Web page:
What is an Earthquake?
An earthquake can happen at any time of the day or night. They occur when two blocks of the earth suddenly slip past one another, the surface where they slip is commonly called the fault. Intense vibrations spread out from the epicentre like ripples on a pond, which makes the ground shake and produces a loud rumbling sound.
Aftershocks always follow the mainshock; these are smaller earthquakes that occur afterwards in the same place. Depending on the size of the mainshock, aftershocks can continue for weeks, months, and even years.
Communities in the City of Port Adelaide Enfield could experience a damaging and deadly earthquake at any time, however it is not possible to predict the timing and size of an earthquake.
What is considered an Earthquake Emergency?
An Earthquake emergency is when the violent shaking of the earth is causing or has caused direct damage to buildings and property. A large number of buildings would sustain severe damage resulting in them being unsuitable for occupation. Earthquakes can cause other losses due to disruption of economic activity, stress and anxiety, injury and death, polluted water supplies, and damage to wildlife habitats.
The National Strategy for Disaster Resilience, developed by the Council of Australian Governments, provides high-level guidance on disaster management to agencies with a role in emergency management. Foremost in the Strategy is the principle of all of society taking responsibility for preventing disasters.
In the context of Earthquakes:
People should be aware of their own Earthquake risks and should follow advice from emergency services when responding to warnings.
To increase community resilience, individuals should actively plan and prepare for protecting their own life and property. Resilience is also increased by knowing and being involved in local community disaster or emergency management arrangements, and volunteer role.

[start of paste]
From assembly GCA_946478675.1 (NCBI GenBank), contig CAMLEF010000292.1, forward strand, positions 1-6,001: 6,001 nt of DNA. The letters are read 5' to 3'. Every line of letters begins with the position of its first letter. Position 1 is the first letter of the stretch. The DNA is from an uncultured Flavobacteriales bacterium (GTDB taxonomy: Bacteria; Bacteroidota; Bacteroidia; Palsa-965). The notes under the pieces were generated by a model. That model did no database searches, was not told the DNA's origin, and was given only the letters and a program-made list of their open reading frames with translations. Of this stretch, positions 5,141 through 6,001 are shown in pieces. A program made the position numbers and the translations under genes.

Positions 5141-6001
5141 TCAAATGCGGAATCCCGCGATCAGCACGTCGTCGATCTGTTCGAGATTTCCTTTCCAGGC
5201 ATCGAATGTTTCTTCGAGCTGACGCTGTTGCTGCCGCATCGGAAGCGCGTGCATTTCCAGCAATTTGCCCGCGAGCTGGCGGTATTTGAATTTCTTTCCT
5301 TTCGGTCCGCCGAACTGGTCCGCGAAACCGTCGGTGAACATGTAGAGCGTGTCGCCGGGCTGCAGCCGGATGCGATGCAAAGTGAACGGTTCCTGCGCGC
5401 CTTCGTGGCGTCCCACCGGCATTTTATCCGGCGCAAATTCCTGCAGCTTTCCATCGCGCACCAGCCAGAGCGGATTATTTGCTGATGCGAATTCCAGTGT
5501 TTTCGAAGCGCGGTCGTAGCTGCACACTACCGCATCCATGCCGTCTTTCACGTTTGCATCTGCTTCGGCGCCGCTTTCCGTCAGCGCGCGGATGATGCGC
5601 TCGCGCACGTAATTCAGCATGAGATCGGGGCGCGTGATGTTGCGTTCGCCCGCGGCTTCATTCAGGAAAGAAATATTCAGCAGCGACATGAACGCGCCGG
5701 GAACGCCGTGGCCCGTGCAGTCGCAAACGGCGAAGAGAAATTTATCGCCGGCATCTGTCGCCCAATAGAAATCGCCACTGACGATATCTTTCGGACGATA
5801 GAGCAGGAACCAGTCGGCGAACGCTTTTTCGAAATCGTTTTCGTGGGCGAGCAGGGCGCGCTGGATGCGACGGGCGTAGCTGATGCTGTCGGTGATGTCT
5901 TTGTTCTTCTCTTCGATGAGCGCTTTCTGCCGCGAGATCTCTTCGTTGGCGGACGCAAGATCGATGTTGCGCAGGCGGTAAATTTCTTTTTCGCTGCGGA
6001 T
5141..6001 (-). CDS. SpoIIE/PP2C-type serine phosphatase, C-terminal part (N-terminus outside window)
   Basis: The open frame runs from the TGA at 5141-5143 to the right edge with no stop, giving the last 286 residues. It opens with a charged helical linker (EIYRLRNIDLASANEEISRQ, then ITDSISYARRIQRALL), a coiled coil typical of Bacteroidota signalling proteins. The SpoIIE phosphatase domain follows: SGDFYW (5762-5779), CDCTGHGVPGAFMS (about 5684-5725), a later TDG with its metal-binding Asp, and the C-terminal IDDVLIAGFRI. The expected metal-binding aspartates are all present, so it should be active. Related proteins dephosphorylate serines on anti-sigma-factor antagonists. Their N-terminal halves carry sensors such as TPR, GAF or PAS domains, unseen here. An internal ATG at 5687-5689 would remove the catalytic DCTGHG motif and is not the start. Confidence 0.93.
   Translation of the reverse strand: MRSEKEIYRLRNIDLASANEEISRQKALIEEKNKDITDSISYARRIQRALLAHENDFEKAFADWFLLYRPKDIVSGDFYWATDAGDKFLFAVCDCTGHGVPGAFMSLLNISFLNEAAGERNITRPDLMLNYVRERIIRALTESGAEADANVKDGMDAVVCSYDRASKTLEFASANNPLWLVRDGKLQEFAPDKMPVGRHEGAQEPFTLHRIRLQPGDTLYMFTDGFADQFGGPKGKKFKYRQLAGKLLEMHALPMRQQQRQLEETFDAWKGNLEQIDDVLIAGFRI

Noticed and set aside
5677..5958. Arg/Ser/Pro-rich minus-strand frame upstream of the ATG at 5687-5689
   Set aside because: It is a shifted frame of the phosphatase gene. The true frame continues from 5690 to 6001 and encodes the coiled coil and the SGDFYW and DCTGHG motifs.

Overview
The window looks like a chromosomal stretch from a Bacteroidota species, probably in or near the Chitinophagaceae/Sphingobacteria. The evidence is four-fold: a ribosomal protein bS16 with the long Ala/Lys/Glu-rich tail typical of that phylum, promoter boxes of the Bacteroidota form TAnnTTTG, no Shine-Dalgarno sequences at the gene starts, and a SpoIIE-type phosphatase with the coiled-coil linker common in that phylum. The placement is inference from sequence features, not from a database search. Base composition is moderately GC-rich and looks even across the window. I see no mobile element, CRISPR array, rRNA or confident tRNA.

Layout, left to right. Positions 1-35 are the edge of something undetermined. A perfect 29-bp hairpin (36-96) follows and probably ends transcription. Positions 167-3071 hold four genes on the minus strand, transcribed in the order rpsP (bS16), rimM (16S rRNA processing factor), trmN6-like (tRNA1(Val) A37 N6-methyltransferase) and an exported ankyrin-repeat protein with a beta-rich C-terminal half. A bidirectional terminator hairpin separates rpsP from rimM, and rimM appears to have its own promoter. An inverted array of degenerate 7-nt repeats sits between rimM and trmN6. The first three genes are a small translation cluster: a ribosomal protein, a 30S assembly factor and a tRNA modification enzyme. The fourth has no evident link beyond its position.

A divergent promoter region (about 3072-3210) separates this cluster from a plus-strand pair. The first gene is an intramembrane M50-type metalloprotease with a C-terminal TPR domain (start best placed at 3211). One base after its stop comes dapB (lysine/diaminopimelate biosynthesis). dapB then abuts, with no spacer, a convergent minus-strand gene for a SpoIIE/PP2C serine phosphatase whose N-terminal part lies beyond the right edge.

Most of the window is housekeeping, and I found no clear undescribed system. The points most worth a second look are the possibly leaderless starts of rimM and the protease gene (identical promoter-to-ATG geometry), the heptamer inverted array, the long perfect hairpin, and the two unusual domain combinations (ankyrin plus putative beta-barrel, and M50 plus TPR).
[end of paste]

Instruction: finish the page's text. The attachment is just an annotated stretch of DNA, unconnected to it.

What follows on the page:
Government agencies, local governments and communities
Organisations should include earthquake risk within their Community Emergency Risk Assessment activities. This includes consideration within emergency management planning and land use planning.
Resilience is developed through land management and planning arrangements, assessment of risks, supporting individuals and communities to prepare for extreme events, and having effective education programs available. Additional prevention tasks carried out by state and local government include:
- Assessments to gain an appreciation of earthquake risk;
- Engaging with the community regarding earthquake risk;
- Working with communities to plan the management of earthquake risk;
- Providing emergency information and earthquake warnings;
- Ensuring an effective, well-coordinated response to an earthquake event; and
- Helping communities to recover and learn following an earthquake and build their resilience to future events
Private Industry and Businesses are able to plan for the risk of disruption, and can ensure arrangements are in place to maintain critical services.
Businesses can and do play a fundamental role in supporting a community’s resilience to disasters. They provide resources, expertise and essential services on which the community may depend. Businesses, including critical infrastructure providers, can also make a contribution by understanding the risks that they face and ensuring that they are able to continue providing services during or soon after a disaster.
State Government will work with industry to support community access to essentials, such as food, fuel and cash, in the event of a widespread blackout. Business can access tools and resources through business.sa.gov.au and the SA Business Hotline (1300 142 820) to help with their emergency and continuity planning.
The links below are designed to help businesses plan for emergency situations: